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Chapter 7

Chapter 7-Population Genetics II.docx

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University of Waterloo
BIOL 359
Jonathan Witt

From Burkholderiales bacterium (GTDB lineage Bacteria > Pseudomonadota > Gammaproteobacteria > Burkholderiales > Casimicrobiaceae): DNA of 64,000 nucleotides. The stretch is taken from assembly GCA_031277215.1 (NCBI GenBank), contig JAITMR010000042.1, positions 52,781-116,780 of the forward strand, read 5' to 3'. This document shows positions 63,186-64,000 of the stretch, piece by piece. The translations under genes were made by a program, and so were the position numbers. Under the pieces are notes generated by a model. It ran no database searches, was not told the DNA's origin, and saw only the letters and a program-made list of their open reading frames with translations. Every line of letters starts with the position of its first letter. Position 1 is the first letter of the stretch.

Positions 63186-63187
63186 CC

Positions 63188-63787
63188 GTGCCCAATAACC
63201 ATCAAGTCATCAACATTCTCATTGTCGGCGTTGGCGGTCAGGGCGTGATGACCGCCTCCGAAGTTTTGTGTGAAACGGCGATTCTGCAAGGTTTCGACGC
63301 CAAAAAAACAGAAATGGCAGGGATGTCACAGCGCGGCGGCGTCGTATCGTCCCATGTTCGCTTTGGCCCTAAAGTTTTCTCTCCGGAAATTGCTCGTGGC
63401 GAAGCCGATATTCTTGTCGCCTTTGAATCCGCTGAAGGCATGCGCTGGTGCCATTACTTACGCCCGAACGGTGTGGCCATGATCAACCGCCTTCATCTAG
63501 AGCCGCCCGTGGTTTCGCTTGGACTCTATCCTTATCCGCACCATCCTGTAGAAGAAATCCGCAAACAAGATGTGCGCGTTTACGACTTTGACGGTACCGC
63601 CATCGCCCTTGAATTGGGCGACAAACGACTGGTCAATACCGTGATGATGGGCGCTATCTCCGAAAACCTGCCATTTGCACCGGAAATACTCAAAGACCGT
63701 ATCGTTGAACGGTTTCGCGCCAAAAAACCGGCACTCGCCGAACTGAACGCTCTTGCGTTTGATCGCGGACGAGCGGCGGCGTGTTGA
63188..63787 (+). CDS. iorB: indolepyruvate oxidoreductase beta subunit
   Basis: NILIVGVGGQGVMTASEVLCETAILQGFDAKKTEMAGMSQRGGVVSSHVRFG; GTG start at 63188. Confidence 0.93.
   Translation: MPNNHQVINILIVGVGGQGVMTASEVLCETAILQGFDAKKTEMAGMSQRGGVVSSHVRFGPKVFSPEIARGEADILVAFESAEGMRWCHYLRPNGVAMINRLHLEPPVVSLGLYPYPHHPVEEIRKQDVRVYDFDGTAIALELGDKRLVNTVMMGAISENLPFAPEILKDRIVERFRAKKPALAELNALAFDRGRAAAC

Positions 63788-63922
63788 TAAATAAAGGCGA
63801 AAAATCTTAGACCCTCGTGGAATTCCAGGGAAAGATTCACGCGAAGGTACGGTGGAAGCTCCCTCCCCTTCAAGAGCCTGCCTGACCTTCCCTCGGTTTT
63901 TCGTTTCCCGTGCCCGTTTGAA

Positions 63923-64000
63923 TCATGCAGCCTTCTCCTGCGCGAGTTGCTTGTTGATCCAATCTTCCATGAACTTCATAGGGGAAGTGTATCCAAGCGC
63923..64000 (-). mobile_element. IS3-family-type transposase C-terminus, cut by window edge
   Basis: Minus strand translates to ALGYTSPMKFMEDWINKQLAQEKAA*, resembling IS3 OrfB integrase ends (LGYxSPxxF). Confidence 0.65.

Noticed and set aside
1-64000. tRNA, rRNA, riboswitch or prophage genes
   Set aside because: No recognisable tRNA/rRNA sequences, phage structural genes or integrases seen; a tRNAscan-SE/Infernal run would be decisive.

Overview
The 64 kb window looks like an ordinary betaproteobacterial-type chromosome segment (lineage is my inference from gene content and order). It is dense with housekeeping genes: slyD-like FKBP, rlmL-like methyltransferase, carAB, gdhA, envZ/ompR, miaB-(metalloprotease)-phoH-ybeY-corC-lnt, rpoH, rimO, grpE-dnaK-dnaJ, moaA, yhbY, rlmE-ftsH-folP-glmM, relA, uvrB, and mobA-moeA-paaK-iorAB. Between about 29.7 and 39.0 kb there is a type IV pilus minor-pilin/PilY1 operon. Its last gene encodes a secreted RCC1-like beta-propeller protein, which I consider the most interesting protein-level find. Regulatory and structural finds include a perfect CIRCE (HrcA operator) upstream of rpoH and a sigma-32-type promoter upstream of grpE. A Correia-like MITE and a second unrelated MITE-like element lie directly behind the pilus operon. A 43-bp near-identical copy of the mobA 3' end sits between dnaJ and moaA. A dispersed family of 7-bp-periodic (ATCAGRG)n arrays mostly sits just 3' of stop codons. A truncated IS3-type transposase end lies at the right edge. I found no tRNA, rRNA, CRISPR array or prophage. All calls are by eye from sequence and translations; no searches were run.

BIOL 359 Lecture 7 Janice Wong Evolution Population Genetics part II Chapter 7: Mendelian Genetics in Populations II- Migration, Genetic Drift, and Nonrandom Mating 7.1| Migration • Migration is the movement of alleles between populations • Migration means gene flow, transfer of alleles from the gene pool of one population to the gene pool of another population Adding migration to the HW analysis: Migration as a Mechanism of Evolution • Fig.7.4 • One-island model • Because the island population is so small relative to the continental population, any migration from the island to continent will be inconsequential for allele and genotype frequencies on the continent • So migration, and the accompanying gene flow, is effectively one way, from the continent to the island • Alleles arriving on the island from the continent represent a relatively large fraction of the island gene pool • Migration can alter allele and genotype frequencies • Violates HW conclusion 1 • Migration is a potent mechanism of evolution. In practice, migration is most important in preventing populations from diverging • One round of matign will put the population back into HW equilibrium for genotype frequencies Empirical research on Migration as a Mechanism of Evolution • Migration of individuals from the mainland to islands appears to be preventing the divergence of island versus mainland populations of Lake Eric water snakes • Mainland all snack are banded, whereas island snakes are unbanded • On island, snakes bask on limestone rocks and unbanded snakes are more hidden • Some island snakes move to the mainland area and bring back copies of alleles for banded coloration • Migration is acting as an evolutionary mechanism in opposition to natural selection, preventing the island population from becoming fixed for the unbanded allele Migration as a Homogenizing Evolutionary Process • Migration tends to homogenize allele frequencies across populations • If migration was allowed to proceed unopposed by any other mechanism of evolution, migration will eventually homogenize allele frequencies across populations completely Summary of the effects of Migration BIOL 359 Lecture 7 Janice Wong Evolution Population Genetics part II 1. Within a participating population, migration can cause allele frequencies to change from one generation to the next 2. For small populations receiving immigrants from large source populations, migration can be a potent mechanisms of evolution 3. Across groups of populations, gene flow tends to homogenize allele frequencies 4. Migration tends to prevent divergence of populations 7.2| Genetic Drift • Genetic drift doesn't result in adaptation but it does lead to changes in allele frequencies • In the HW model, genetic drift results from violation of the assumption of infinite population size A Model of Genetic Drift • In populations of finite size, change evens- in the form of sampling error in drawing gametes from the gene pool- can cause evolution • Both conclusions of the HW principle have been violated • Is a mechanism of evolution that simply happens by chance • Selection is differential reproductive success that happens for a reason • Genetic drift is differential reproductive success that just happens by chance • If the population is small, it cannot conform to the HW principle • Sampling error can cause evolution Genetic Drift and Population Size • Genetic drift is most important in small populations • Sampling error diminishes as sample size increases Sampling Error as a Mechanism of Evolution: The Founder Effect • Founder Effect: the allele frequencies in the new population are likely, simply by chance, to be different from what they were in the source population • It is the direct result of sampling error • The founding of a new population by a small group of individuals typically represents not only the establishment of a new population but also the instantaneous evolution of differences between the new population and the old one • When a new population is founded by a small number of individuals, it is likely that chance alone will cause the allele frequencies in the new population to be different from those in the source population= founder effect • Allelic diversity declines • Evolution occurs through sampling error and not natural selection Random Fixation of Alleles and Loss of Heterozygosity • Genetic drift can change allele frequencies in a single generation • Genetic drift is even more powerful as a mechanism of evolution when its effects are compounded over many generations • Fig. 7.15 • 3 patterns BIOL 359 Lecture 7 Janice Wong Evolution Population Genetics part II 1. Because fluctuations in allele frequency from one generation to the next are caused by random sampling error, every population follows a unique evolutionary path 2. Genetic drift has a more rapid and dramatic effect on allele frequencies in small populations 3. Given sufficient time, genetic drift can produce substantial changes in allele frequencies even in populations that are fairly large • If genetic drift is the only evolutionary mechanism at work in a population, no selection, no mutation, no migration, then sampling error causes allele frequencies to wander between 0 and 1. This can be seen in figure 7.15b • Wander of allele frequencies produces two important and related effects 1. Eventually alleles drift to fixation or loss 2. The frequency of heterozygotes declines Random Fixation of Alleles • As any allele drifts between frequencies of 0-1.0, sooner or later the allele will meet an inevitable fate • Its frequency will hit one boundary or the other • If the alleles frequency hits 0, then the allele is lost forever (assuming that mutation or migration do not reintroduce it) • If the allele's frequency hits 1, then the allele is said to be fixed • In figure 7.15b, there were 8 populations being tracked, the allele A d1ifted to fixation in one, and loss in 3 • It is a matter of time before A1will become fixed or lost in the other populations as well • As some alleles drift to fixation and others drift to loss, the allele d